Back in the day, I saw 100 or so concerts by the Grateful Dead and their various offshoot bands, and I actually remember most of them. So it stands to reason that a musical family that belted out the Zen-like lyric "Once in a while you can get shown the light in the strangest of places if you look at it right" would never be too far from my consciousness even 25-plus years after my last show, which happened to be the last show at a venerable pile called JFK Stadium in Philadelphia on the very weekend before that concrete monstrosity was condemned and razed.
I bring this up in connection with the latest instances in which the Dead keep following me around. (And because this is my blog and I can write whatever I want.)
The first latest instance is a serendipitous blast from the past: I had recently replayed in my head aspects of a particular concert -- August 4, 1974 at the old Philadelphia Civic Center -- that was memorable for its awesomeness and all of the friends who were along for that particular ride. I do that replay thing from time to time.
Anyhow, an outsized number of these concert-going friends have come cartwheeling back into my life because I blogged the other day on the occasion of the would-be 70th birthday of one of them. Who actually didn't give a fig about the Dead and was not at that concert although he was invited. Everyone who did go knew him, but that's not the point. Lest we forget a mere three paragraphs on, being shown the light in the strangest of places is.
In addition to all the friends, a couple three things stand out from that concert, which was one of the band's best during their Wall of Sound era.
* We got seriously, up-to-the-axles stuck in the driveway at the farm leaving for the concert. This was back when the short driveway was impassable and we used the long driveway, which was awash in mud after a full moon deluge. Our stuckage owed to the fact there were about 1,600 pounds of hippie crammed into my VW bus, which when relieved of all but the driver -- moi -- managed to motor out of the mud. And so off we went.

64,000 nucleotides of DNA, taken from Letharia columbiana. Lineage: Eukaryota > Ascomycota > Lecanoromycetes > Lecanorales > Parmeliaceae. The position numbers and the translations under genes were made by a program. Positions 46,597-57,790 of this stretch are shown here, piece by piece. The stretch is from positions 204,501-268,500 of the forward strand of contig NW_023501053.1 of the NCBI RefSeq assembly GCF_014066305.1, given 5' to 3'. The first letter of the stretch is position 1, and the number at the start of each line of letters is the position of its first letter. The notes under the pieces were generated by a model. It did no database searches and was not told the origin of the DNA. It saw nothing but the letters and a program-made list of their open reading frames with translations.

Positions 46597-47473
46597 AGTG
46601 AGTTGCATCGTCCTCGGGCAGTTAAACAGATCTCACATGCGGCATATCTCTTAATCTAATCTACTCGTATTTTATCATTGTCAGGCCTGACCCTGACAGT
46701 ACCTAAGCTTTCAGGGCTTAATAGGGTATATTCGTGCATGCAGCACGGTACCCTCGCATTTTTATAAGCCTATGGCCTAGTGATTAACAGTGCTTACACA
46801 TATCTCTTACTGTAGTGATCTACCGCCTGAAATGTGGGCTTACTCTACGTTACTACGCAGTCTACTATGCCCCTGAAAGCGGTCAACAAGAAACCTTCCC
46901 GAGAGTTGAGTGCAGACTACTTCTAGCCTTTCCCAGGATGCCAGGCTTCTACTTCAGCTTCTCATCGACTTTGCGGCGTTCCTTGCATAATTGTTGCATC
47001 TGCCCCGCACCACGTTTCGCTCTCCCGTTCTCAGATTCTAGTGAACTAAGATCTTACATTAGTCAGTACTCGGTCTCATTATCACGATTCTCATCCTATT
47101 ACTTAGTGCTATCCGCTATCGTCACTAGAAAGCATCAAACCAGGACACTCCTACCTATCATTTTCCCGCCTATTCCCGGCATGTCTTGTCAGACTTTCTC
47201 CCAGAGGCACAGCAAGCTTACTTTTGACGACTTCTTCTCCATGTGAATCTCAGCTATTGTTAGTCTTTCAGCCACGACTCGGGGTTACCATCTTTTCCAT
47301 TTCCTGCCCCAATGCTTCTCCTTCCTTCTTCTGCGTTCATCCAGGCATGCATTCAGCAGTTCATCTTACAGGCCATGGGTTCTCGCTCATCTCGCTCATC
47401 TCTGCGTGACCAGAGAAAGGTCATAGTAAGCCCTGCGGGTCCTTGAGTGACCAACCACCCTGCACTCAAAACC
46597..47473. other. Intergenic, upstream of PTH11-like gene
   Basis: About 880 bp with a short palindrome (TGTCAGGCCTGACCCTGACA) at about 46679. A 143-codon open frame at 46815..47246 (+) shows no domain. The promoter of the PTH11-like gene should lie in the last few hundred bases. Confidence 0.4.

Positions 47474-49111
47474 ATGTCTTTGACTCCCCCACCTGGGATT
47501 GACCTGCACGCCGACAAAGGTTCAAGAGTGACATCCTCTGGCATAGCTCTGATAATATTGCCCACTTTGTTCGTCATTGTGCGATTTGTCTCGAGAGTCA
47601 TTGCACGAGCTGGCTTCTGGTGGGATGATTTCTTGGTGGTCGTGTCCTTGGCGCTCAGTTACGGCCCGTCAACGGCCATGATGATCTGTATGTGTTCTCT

* Muddy, but no worse for wear, when we finally got to the Civic Center, Phil Lesh put on a bass guitar clinic for us, and during the intermission performed snippets from the under appreciated Seastones album with pioneering electronic keyboard player Ned Lagin.
* The second set, which opened with a snappy rendition of "Take a Step Back" because of the crush of people in front of the stage, morphed into an extended jam that went places not found on any map, although possibly visible using the Hubble Space Telescope. The set included a full "Weather Report Suite," something Deadhead readers will appreciate.
The serendpituous thing came about 4 in the morning on the day after my August 4, 1973 reverie as I settled my sleepy-headed self into the cockpit of Deborah's rice rocket for a pre-dawn sprint to Delaware. Before I pulled away, I tuned in the Dead Channel on SiriusXM satellite radio just as a soundboard recording of that second set at the Civic Center commenced. Whew! The encore was thump thumping out of the speakers some 90 minutes later as I crossed the state line into Delaware.
The second latest instance is a bit of fascinating new news regarding the band's "Fare Thee Well" reunion/retirement shows last year. The two in Santa Clara were filmed in virtual reality, some nine hours in all, which reminds us that even on the cusp of retirement, the band kept innovating as it had throughout its 50-year history.
The shows were filmed with five cameras -- three on stage and two in the audience -- to allow viewers to look in all directions. (Talk about being shown the light!) Only "Truckin'" from one of the shows has been shown in public, but the band and producers are in talks to release more footage.
PHOTOGRAPH BY JAY BLAKESBURG